Since I’ve ‘come out’, my friends no longer talk about gay people. They talk about me, and they talk with me. They’re forced to break out of their monologues and to engage real people in questions and answers. And, eventually, they come to love gay people. Because they love me.
My friend eventually messaged me back. I think that Christians would have a much better relationship with the gay community if they responded like he did:
Thanks a lot for pointing me to these blogs. I think first-hand perspectives are really valuable to learning about homosexuality and the like, and I hope to keep learning more about it. My opinions are not as formed as I would like them to be so getting a better understanding about the matter is something I hope to do. In particular I liked the end of your post titled “This is Me.” I would love to talk more about this with you if you have time next week to get together over lunch or if we ever run into each other again.
Chris Damian recently graduated from the University of Notre Dame and is currently pursuing degrees in Law and Catholic Studies at the University of St. Thomas. He can be found on Twitter @UniversityIdeas.
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I am a 62 year old heterosexual woman. Because of my traditional Catholic upbringing–some of which I am grateful for and try to live out, other of which I have rejected–I am intrigued by the musings in “Spiritual Friendship”. When Damien’s acquaintance said gays should not be “out and proud” because “I don’t go around discussing my sexuality with other people”, I wonder about the speaker. Would he never refer to “my girlfriend” or ” my wife.” If he does, he is outing his (hetero) sexuality. Even commenting–or rather, how one comments –that someone eg movie actor) is attractive reveals something about one’s sexuality. I lived through the era when gay people were “discrete”, as the speaker wished they would continue to be; in practice this meant closeted. Such individuals had to watch their body language, eyes, voice intonation. As a result they carried themselves stiffly and were stilted. They changed pronouns from male to female, from plural to singular, (as in response to “so what did you do last weekend?” saying, “We–er, I–went to..etc”. In these blips the hearers lost track of where they/he went and had to conspire with the speaker not to hear what came out when the mask slipped. After a while the mask didn’t slip and “friendship” became limited by all the things that couldn’t be acknowledged–most of them not even overtly sexual. Not to mention the men who fooled themselves and therefore a woman into opposite-sex”marriages”. Whatever today’s difficulties [and, to be frank, there seem some contradictions that I can’t see how the celibate gays (plan B’ers, if you will) are going to solve] they pale beside the price of the closet (a price paid mostly by gay people, but also by those who would have liked to have had more genuine friendships with them.)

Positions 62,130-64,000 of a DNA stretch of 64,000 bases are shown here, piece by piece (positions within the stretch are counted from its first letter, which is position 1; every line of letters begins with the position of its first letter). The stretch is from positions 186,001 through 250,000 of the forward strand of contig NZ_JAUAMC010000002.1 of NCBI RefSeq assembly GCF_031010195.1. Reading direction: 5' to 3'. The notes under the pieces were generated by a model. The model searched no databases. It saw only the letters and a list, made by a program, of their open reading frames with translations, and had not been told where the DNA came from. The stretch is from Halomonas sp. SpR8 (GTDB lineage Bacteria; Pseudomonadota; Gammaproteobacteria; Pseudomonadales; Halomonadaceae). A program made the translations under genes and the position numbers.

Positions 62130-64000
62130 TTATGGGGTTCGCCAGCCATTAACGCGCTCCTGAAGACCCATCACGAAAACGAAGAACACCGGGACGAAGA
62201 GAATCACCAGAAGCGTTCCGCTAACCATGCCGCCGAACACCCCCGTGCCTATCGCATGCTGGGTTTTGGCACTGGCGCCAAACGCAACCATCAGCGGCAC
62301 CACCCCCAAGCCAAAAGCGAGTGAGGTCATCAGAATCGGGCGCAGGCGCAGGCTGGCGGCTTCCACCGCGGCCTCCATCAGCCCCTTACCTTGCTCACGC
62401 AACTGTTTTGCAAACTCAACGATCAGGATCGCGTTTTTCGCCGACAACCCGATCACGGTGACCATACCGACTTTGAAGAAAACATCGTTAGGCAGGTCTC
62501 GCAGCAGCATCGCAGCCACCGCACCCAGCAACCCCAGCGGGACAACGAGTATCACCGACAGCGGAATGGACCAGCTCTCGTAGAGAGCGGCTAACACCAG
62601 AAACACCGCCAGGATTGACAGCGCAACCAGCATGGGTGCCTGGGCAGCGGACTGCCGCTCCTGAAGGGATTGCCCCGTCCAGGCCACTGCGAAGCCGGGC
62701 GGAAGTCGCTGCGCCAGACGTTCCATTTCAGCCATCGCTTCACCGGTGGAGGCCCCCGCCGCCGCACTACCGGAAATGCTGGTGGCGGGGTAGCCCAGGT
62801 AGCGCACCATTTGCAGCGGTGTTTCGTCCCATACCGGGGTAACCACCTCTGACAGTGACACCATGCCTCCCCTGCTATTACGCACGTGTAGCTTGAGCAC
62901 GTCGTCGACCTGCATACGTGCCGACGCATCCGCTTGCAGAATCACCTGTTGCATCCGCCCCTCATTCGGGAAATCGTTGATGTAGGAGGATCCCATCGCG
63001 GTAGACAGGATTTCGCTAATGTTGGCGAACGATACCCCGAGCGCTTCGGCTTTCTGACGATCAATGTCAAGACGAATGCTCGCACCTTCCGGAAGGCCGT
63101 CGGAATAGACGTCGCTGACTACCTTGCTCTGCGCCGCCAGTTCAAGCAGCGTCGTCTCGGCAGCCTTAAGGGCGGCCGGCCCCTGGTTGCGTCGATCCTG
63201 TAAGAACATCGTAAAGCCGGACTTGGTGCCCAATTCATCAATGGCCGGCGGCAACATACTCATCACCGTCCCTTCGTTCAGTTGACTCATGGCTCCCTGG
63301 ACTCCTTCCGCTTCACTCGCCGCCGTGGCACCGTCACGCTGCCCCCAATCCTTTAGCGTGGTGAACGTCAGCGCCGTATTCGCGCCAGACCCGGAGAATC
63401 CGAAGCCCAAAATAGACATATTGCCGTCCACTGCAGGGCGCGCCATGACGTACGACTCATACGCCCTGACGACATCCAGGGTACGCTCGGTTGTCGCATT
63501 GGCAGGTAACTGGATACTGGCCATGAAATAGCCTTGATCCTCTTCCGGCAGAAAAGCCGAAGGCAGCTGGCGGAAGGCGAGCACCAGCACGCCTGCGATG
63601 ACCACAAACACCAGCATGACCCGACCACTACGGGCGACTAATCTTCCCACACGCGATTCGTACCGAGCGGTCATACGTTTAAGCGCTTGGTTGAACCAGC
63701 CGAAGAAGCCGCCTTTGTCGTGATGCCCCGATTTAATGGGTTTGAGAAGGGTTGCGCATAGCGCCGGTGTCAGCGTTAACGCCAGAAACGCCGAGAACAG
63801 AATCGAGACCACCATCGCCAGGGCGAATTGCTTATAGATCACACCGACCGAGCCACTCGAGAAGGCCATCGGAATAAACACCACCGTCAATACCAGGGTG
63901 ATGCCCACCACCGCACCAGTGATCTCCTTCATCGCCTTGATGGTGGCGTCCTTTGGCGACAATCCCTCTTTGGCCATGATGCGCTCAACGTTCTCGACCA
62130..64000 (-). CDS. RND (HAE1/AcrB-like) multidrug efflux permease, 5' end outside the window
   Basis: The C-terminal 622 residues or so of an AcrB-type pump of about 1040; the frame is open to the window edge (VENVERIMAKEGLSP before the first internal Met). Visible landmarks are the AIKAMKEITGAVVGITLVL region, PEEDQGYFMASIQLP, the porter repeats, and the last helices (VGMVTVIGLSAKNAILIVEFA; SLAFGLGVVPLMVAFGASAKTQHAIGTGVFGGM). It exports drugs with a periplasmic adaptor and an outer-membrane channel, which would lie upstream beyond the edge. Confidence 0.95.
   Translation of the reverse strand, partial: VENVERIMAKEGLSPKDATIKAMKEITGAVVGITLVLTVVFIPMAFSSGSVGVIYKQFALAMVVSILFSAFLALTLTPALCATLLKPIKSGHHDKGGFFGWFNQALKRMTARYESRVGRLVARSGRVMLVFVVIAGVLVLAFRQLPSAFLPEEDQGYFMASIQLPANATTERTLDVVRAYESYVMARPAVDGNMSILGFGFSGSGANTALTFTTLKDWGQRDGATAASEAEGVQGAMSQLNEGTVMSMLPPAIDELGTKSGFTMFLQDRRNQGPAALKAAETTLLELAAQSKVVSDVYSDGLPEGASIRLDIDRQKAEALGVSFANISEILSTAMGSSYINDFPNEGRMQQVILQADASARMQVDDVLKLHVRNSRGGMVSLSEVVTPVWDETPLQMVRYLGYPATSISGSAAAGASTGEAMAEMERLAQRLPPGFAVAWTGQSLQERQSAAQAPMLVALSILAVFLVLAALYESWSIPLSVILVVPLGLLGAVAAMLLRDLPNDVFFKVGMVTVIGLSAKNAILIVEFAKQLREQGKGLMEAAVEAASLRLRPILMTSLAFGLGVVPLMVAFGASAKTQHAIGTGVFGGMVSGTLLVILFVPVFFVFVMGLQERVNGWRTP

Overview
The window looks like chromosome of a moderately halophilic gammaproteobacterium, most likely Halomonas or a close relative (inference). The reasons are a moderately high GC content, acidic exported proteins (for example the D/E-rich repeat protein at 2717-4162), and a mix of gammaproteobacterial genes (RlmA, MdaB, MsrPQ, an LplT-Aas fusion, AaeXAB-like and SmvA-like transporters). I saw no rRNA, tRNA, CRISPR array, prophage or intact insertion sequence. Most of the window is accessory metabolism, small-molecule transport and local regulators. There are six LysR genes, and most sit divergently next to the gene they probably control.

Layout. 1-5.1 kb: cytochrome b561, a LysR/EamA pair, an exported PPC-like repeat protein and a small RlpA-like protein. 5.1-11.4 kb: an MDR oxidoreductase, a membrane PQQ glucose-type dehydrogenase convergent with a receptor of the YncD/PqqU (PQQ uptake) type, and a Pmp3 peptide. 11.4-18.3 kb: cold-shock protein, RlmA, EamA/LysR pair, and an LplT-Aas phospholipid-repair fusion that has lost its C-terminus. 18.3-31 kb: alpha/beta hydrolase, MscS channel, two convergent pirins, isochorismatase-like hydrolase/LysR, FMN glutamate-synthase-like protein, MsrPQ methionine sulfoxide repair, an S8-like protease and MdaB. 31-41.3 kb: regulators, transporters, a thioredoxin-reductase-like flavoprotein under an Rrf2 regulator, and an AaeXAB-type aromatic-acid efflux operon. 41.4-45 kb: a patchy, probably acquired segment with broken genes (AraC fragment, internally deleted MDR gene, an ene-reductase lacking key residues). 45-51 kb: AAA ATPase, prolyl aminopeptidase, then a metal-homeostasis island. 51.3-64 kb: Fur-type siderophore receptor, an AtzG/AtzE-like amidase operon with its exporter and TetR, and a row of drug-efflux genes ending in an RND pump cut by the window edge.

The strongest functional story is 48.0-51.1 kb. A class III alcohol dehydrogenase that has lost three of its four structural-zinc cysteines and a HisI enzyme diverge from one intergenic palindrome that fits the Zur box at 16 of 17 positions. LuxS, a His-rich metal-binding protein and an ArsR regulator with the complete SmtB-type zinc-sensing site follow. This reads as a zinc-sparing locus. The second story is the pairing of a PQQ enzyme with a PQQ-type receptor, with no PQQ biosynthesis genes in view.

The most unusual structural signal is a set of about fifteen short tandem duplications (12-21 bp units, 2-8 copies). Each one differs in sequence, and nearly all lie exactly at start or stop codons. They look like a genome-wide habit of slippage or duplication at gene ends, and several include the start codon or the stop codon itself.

That is the best description I’ve yet heard of the effects of not being out, Hypatia. Thank, I’m probably going to be sharing your comment with people. 🙂
It would help to elaborate on “contradictions.”
I find the “side A” Christian position to have the most intellectual contradictions.
Those who attack the work on this site tend to bring a very secularized worldview that effectively equates romantic love with salvation and try to judge our experiences though that. It is a basic Christian belief that a celibate life can be abundant, even if it not ideally what a person wants.
About three years ago, I was talking with a gay Catholic. He said, no matter who he is talking to, he is generally slammed. ‘Gay activists’ for lack of a better word, hate on him for ‘denying his sexuality and living in this archaic Church’. ‘Faithful Catholics’ for lack of a better word, hate on him for being so open about his sexuality, suggesting he ‘prays the gay away’, etc… He said, depending on which priest he confesses to, he generally hears one reaction or the other. Anyway, it was at that time I realized those who are in the LGBT community and choose to live within the reality of Church teachings, face CONSTANT martyrdom and constant rejection…even from those who claim to be of love and acceptance. It bummed me out for him and so many of my brothers and sisters like him. That is all.